- The Washington Times - Tuesday, January 28, 2003

NEW YORK
Everybody's talking about reality TV. To understand why, it might help to consider what nobody's mentioning. The season's new arrivals nobody's talking about include sitcoms such as "Good Morning Miami" and "Hidden Hills," hit dramas "CSI: Miami" and "Without a Trace," family favorites "8 Simple Rules for Dating My Teenage Daughter" and "American Dreams."
So far, the only buzz from viewers about the broadcast networks' scripted fare has focused on the big bucks NBC will pay for "Friends" next year and how "The West Wing" isn't as good as it used to be.
At the same time, the audience has glommed onto so-called reality TV and its real-people characters, whether found in the wilds competing for $1 million or in cushy surroundings choosing a soul mate.
Not only do viewers watch, they talk about "Joe Millionaire," "The Bachelorette" and soon enough, the next "Survivor."
President Bartlet can eat his heart out. With fellow imaginary heroes, he's upstaged by living, breathing personalities as they make love or make war but mostly make a spectacle of themselves. No fictional leader of the free world can rival a character like Evan Marriott or Trista Rehn.
Or so the current craze suggests, as viewers cling to a misconception that "reality" automatically trumps scripted programs for truth and immediacy.
As often as not, however, reality TV is missing both.
… Truth? Yeah, right. A reality show typically sets its participants into a narrative mostly plotted out before the tape ever rolls. Nothing is rigged; it's all just tightly structured in formula and execution. This is a big-time network series. There's way too much at stake to leave anything of consequence to chance.
… Immediate? Warmed-over is more like it. Weeks or months after the events transpired, they are revealed, episode by episode, to eager viewers and the dutiful media, which endorse the show by reporting each deferred plot twist as if it were breaking news:
Miss Rehn of ABC's "The Bachelorette" (Wednesday at 8:30 p.m.) trims her dance card to eight suitors, and, boy, is Brook, the ousted Texas cowboy, ticked off. No way a scripted series can generate headlines like that, week after week.
Meanwhile, veteran on-air talent is getting beat by reality shows' new faces as they practice the first rule of TV circularity: Whoever you happen to be, when on television, act like people on TV always act, not like yourself.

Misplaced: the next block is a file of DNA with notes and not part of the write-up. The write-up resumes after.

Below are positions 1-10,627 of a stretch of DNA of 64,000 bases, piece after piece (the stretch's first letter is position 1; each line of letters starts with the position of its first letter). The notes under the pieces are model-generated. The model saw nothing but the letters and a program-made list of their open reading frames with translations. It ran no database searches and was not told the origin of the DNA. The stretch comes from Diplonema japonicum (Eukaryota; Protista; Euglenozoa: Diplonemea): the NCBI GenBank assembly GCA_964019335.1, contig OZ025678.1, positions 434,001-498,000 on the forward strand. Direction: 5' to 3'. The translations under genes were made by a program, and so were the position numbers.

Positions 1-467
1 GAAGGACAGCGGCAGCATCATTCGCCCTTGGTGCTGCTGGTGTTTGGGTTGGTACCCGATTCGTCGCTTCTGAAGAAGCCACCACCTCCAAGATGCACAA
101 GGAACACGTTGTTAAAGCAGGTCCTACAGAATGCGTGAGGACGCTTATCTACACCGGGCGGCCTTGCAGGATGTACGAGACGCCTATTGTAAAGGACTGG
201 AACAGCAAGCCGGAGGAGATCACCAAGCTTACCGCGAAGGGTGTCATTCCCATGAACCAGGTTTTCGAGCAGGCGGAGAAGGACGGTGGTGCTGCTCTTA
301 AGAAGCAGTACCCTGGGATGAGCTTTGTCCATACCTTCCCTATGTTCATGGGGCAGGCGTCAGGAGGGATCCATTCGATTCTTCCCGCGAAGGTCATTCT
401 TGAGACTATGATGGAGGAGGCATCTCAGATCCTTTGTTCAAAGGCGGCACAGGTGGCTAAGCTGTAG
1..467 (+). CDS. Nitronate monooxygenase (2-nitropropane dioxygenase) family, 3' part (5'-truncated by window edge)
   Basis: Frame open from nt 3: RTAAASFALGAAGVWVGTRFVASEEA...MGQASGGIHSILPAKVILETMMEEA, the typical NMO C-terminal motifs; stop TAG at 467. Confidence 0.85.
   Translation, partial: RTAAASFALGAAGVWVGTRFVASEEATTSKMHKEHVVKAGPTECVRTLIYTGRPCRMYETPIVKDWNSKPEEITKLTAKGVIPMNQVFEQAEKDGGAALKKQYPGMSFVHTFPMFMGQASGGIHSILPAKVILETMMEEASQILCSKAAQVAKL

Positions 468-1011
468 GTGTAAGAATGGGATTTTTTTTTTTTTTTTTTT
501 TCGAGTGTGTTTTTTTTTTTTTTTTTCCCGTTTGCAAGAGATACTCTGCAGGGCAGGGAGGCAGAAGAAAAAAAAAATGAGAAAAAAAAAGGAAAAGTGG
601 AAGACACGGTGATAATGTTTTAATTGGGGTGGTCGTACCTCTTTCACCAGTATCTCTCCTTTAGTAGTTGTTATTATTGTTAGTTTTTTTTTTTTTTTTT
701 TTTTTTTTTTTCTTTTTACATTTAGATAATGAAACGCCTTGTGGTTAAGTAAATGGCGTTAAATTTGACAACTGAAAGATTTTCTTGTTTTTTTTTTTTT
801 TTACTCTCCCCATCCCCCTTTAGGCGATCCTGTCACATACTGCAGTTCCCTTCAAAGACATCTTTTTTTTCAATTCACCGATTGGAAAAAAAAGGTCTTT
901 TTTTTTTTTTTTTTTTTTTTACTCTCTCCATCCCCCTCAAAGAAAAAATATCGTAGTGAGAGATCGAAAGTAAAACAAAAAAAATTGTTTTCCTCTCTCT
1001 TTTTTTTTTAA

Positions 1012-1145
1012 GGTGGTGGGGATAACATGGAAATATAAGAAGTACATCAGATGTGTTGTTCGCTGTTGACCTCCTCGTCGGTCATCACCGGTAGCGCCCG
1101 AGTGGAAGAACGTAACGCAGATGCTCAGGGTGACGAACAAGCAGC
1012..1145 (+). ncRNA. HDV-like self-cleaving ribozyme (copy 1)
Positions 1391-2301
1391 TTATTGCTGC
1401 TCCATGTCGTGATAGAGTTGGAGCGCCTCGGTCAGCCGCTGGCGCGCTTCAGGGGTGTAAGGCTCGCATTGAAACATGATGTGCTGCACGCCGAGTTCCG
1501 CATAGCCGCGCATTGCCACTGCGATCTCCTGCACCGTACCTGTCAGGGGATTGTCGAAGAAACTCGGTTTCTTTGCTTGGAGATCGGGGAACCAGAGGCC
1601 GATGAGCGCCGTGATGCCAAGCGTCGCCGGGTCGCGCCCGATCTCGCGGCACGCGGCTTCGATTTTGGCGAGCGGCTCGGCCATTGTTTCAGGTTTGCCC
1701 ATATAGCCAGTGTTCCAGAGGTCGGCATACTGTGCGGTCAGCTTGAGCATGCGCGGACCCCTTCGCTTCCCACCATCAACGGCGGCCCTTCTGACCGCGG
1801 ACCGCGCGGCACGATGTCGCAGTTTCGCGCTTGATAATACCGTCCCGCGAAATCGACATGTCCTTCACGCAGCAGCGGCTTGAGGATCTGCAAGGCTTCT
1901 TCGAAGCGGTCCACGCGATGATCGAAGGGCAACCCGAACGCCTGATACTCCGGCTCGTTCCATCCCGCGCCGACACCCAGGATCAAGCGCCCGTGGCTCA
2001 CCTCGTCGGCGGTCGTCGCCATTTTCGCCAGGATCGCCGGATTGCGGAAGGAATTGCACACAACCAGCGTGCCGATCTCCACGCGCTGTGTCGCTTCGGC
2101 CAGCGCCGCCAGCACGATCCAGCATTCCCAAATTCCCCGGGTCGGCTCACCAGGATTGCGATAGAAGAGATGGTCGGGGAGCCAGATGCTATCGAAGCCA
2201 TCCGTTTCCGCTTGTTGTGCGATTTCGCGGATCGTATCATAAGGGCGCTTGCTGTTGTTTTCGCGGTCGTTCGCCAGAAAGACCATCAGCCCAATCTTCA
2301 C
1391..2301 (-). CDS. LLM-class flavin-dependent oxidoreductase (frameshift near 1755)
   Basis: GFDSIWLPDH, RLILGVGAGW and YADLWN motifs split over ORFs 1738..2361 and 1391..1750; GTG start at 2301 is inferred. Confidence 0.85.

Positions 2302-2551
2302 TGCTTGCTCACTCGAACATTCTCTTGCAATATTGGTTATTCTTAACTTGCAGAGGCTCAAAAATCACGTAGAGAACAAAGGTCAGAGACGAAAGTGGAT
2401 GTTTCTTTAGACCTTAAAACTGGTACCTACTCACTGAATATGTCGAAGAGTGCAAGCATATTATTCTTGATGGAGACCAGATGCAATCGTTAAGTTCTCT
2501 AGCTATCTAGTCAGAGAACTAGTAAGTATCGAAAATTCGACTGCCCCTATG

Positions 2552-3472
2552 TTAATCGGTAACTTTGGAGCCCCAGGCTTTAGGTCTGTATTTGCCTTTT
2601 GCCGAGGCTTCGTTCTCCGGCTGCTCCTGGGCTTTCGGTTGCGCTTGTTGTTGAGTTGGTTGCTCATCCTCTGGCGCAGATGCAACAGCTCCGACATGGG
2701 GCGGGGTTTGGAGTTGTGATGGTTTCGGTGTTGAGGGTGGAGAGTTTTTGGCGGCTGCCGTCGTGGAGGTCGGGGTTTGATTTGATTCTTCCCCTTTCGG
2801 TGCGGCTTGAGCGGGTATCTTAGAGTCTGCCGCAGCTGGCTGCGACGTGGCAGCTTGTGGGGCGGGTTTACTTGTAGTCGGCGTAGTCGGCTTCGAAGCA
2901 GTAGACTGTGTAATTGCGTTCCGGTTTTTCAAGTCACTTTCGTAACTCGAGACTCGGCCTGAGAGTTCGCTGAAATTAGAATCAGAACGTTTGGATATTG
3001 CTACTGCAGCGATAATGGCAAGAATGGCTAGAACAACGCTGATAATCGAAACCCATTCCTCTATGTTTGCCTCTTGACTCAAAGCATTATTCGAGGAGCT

There is a protocol for being a TV personality, and people who land roles on reality shows know what it is (especially because many of them are bucking for celebrity anyway and want nothing more than to shed their "real person" past).
Reality TV can boast of being unrehearsed, but its participants (who, like everyone, watch TV and picture themselves on it) have been rehearsing all their lives. They are ready for their close-up and their wireless mike.
In short, reality TV is no more "real" than any other oft-repeated public ceremony. For it to pretend otherwise is a lie, and that's a lie refreshingly mocked by "Joe Millionaire."
The most talked-about of the latest reality crop, this Fox hit (Mondays at 9 p.m., rerun Thursdays at 8 p.m.) spotlights Mr. Marriott, a strapping young bachelor, as he goes through the process of selecting his dream woman from, originally, 20 contenders. (Only Melissa M., Mojo, Sarah and Zora remain as of this week's broadcast.) The wicked punch line: None of these dishy dupes had any clue that Mr. Marriott is a low-paid construction worker rather than the fabulously wealthy heir he pretended to be.
The perverse charm of "Joe Millionaire" is that it's so upfront with viewers about its dishonesty, which makes it among the most honest of the reality-TV genre.
Granted, the show is less straight when it calls Mr. Marriott "the dashing ditch digger" while neglecting to mention "former underwear model" and "pro-wrestling school dropout."
The real truth about him, whatever it may be, must conform to the needs of the show, which has stereotyped him as an "average Joe" who "made a humble living by simply moving dirt" and now is seeking "the woman who will love him for who he really is" not his phantom fortune.
Mr. Marriott has played along with this romantic premise on "Joe Millionaire," but at a Fox news conference last week, he sounded more practical. "A lot of the reason I did the show," he says, "is I had such a bad year financially."
That was then. Now, like any other star of reality TV, he has a crack at cashing in on his overnight fame. Never mind the lies.


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